Pakistan is known as the sick man of Asia. It is a young country blessed with natural resources and strategic locations. However, after 75 years, it lags behind all the nations in almost all the fields that got independence around the same time. The present state of Pakistan can be explained by one fact no Prime Minister has ever completed their full term in office, not even the 22nd celebrity, PM Imran Khan.
Here we try to understand why Pakistan is, what it is. A question that troubles many people, leave alone Pakistani citizens.
The False Start
The premise of Pakistan’s independence and existence is based on a false notion, overconfidence, and misplaced priorities. The founder of Pakistan, Muhammad Ali Jinnah, separated from India based on religion. However, soon after separation, in his desire to be a world-class statesman, he declared that Pakistan would be a country for all religions. In the Presidential address to the first Constituent Assembly of Pakistan on 11 August 1947, Jinnah perorated: “Islam and its idealism have taught us democracy. It has taught equality of man, justice, and fair play to everybody. In any case, Pakistan is not going to be a theocratic State to be ruled by priests with a divine mission.”
That false dream came crashing down within no time. Pakistan was a dictatorship by 1958, and within 30 years of its creation, it followed Sharia Law and Wahabi Islam. General Mohammad Zia-ul-Haq, military dictator of Pakistan, in his speech to the nation on taking over power on July 5, 1977, stated, “Pakistan, which was created in the name of Islam, will continue to survive only if it stays with Islam. That is why I consider the introduction of an Islamic system as an essential prerequisite for the country.”
With this, an unstable and volatile country was out of the frying pan and into the fire. In a short period of 75 years of Pakistan’s history, it has seen four dictators and remains a military-controlled sham democracy to date.
Stockholm Syndrome or a Country in Denial
The very area where Pakistan is today is known as the cradle of civilization. As per Koenraad Elst, a Belgian orientalist and Indologist — “this culture had evolved impressive intellectual, religious and artistic pursuits. Pre and post the early days of Islam, Indian scholars took their works in science, maths (zero, algebra, geometry, the decimal system), medicine, philosophy, etc., to the courts of other nations. Students from other countries came to study in India’s established universities. Indian children (boys and girls) were educated in the relatively widespread education system in a wide variety of subjects, e.g., science, medicine, and philosophy. India’s art and architecture were magnificent. They were prosperous people. Then came marauders from the West – slaughter, slavery, rape, violence, pillage; destruction of religious sites, art, and architecture; poverty, exploitation, humiliation, famine, forced conversion, the decline in intellectual pursuits, social destruction, and a worsening of social ills.”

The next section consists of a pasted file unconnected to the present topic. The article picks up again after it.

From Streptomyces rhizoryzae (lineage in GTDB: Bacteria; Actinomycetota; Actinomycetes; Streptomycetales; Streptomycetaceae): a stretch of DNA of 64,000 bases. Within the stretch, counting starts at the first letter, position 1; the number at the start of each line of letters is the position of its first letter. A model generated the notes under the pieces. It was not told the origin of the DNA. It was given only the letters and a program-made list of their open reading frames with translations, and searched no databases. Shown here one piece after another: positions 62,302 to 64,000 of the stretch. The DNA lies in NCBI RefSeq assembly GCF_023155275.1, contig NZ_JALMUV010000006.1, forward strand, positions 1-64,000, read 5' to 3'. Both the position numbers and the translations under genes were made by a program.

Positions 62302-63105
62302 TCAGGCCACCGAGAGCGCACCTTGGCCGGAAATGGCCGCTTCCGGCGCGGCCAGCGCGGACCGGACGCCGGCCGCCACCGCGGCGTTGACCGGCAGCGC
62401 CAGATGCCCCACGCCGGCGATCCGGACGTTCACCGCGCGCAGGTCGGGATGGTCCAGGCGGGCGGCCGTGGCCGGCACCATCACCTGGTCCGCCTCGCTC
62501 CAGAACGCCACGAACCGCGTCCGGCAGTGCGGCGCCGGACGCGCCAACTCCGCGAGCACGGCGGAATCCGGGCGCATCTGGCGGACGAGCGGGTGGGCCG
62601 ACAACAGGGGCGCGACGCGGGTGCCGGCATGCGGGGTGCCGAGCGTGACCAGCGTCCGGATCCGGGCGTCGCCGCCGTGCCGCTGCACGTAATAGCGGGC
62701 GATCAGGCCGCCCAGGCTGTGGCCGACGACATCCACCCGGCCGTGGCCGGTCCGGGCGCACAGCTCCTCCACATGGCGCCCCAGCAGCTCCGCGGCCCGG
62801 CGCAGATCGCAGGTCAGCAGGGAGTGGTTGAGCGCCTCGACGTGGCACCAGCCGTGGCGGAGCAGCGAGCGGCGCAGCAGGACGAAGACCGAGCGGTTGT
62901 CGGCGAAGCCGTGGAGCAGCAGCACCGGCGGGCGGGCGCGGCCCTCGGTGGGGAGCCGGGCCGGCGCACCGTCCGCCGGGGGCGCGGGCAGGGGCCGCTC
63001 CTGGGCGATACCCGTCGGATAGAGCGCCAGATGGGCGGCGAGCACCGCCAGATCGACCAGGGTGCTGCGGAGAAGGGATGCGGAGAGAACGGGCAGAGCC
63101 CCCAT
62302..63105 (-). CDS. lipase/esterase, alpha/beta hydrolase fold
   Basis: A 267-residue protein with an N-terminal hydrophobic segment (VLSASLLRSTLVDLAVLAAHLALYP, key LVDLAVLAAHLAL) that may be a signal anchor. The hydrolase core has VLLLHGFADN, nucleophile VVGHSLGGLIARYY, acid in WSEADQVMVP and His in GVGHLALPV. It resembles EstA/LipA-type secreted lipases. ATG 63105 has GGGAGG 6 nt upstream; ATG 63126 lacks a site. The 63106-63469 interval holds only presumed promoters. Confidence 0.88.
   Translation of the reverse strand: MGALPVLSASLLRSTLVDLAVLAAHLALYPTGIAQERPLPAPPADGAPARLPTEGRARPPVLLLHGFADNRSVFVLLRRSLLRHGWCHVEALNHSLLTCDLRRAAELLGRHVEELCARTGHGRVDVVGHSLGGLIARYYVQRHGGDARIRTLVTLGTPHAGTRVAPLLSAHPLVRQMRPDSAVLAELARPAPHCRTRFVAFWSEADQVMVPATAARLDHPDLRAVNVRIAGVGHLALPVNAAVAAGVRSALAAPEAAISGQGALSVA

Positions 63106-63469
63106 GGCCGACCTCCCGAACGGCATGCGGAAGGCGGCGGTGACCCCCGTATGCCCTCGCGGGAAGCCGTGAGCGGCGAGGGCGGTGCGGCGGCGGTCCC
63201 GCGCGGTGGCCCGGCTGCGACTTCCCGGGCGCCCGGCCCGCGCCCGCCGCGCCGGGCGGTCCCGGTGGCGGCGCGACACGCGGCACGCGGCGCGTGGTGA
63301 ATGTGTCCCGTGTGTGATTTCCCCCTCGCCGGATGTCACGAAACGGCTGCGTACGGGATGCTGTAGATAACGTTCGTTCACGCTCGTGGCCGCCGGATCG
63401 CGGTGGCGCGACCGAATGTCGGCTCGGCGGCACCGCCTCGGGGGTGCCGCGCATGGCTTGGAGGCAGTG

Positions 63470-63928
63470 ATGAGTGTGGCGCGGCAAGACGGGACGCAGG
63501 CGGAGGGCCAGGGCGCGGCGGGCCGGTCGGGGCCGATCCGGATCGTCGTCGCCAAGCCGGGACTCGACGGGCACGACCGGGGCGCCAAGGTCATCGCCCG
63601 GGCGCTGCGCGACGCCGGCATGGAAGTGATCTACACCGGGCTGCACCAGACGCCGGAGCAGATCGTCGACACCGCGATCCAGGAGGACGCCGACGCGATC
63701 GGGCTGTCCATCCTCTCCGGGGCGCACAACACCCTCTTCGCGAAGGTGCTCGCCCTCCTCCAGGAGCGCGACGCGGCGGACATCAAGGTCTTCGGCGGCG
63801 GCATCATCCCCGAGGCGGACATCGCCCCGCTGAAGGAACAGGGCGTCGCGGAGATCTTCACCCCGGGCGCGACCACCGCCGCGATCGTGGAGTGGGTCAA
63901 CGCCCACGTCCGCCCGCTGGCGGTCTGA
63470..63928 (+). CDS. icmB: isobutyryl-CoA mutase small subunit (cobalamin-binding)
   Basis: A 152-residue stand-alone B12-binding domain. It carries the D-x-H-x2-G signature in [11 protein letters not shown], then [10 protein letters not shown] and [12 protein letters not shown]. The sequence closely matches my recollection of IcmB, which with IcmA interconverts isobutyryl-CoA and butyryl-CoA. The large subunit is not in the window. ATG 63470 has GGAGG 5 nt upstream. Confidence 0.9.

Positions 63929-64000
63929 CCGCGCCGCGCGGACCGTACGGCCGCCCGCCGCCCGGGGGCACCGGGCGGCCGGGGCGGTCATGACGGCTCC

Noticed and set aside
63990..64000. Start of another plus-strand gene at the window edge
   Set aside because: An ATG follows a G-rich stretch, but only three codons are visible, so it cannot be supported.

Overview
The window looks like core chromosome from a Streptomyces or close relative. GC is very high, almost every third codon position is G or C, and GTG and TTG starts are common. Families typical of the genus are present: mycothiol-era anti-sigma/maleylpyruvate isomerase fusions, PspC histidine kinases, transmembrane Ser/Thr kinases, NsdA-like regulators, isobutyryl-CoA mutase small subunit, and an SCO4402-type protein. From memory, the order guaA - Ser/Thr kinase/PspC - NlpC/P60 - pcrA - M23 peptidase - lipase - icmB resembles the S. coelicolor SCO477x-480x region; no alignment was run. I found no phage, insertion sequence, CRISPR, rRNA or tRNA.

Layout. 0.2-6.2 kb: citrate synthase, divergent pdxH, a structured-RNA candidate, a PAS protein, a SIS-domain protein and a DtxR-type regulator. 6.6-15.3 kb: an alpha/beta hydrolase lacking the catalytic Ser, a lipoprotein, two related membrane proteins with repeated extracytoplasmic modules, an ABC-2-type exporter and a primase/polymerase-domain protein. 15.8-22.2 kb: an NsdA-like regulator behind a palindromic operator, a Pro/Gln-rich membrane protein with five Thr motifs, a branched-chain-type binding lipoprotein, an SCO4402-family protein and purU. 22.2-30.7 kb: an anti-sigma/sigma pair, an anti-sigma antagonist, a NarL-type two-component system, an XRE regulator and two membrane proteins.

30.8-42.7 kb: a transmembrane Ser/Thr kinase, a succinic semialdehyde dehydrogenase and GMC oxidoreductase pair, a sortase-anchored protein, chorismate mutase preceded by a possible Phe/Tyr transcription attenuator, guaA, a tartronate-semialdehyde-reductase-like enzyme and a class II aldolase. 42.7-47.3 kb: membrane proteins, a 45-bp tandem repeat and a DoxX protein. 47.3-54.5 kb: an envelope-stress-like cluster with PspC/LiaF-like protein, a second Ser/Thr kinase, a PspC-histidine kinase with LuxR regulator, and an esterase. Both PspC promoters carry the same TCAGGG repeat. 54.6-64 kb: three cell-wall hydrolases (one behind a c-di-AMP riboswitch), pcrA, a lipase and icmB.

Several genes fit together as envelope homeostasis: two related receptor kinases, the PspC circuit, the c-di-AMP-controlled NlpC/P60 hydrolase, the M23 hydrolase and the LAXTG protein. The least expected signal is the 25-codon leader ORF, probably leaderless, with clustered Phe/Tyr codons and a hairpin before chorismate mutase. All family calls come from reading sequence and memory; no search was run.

The 16th Century Persian traveler Ferishta lists that the biggest slaughters took place during the raids of Mahmud Ghaznavi (1000), Mohammed Ghori and his lieutenants (1192); and under the Delhi Sultanate (1206-1526). Well-known Indian historian and Prof. K.S. Lal once estimated that the Indian population declined by 50 million under Delhi Sultanate.
Mahmud of Ghazni, Qutb-ud-Din Aibak, Balban, Mohammed bin Qasim, and Mohammad Tughlak have affected the psyche of this whole area so severely that the dwellers of this land started identifying themselves with the very perpetrators that had killed, plundered, raped and forcibly converted their ancestors. Such was the effect of those illiterate and uncivilized savages on the people that they started revering them as their heroes and mistook their brutality as bravery. The psychological impact has been so grave that Pakistan has named most of its missiles after these savage bandits, i.e., Ghauri, Ghaznavi, Babur, etc.
In its desire to be identified with Arabs and Turks, the Pakistani establishment continues to pollute the minds of its younger generation with a thoroughly cooked-up history. A Textbook of Pakistan Studies by M. D. Zafar states the following about Pakistan: “Pakistan came to be established for the first time when the Arabs led by Muhammad bin Qasim occupied Sindh and Multan in 711 AD. Pakistan under the Arabs comprised the Lower Indus Valley. During the 11th century, the Ghaznavid Empire comprised what is now Pakistan and Afghanistan. During the 12th century, the Ghaznavids lost Afghanistan, and their rule came to be confined to Pakistan. By the 13th century, Pakistan had spread to include the whole of Northern India and Bengal. Under the Khiljis, Pakistan moved further South to include a greater part of Central India and the Deccan. During the 16th century, ‘Hindustan’ disappeared and was completely absorbed in Pakistan”.
The country doesn’t allow any discussion on Moenjodaro and the Indus Valley civilization, Aryan civilization, Mahabharata in which Sindh and Khyber Pakhtunkhwa play important roles, a thousand years of Buddhism, and the Gandharan civilization, which was spread throughout present-day Pakistan.
In Harms Way
Pakistan started showing its malevolent intent on its populace, especially on the people of Eastern Pakistan (present-day Bangladesh), Sindh, and Baluchistan, soon after their inclusion in the Union. The Declaration of Urdu as the national language resulted in the ‘Bengali Language Movement.’
Bengalis also felt under-defended during the Indo-Pak war of 1965. Bengalis abhorred seeing the slow pace of help after the Super cyclone of late 1970 from the central government. The schism was building up and came to the fore when Paki dictator Yahya Khan nullified the December 1970 general election won by Awami League led by Sheikh Mujibur Rehman. West Pakistan considered the people of the East to be second-class citizens. General Amir Abdullah Khan Niazi, who served as head of the Pakistani Forces in East Pakistan in 1971, referred to the region as a “low-lying land of low-lying people.”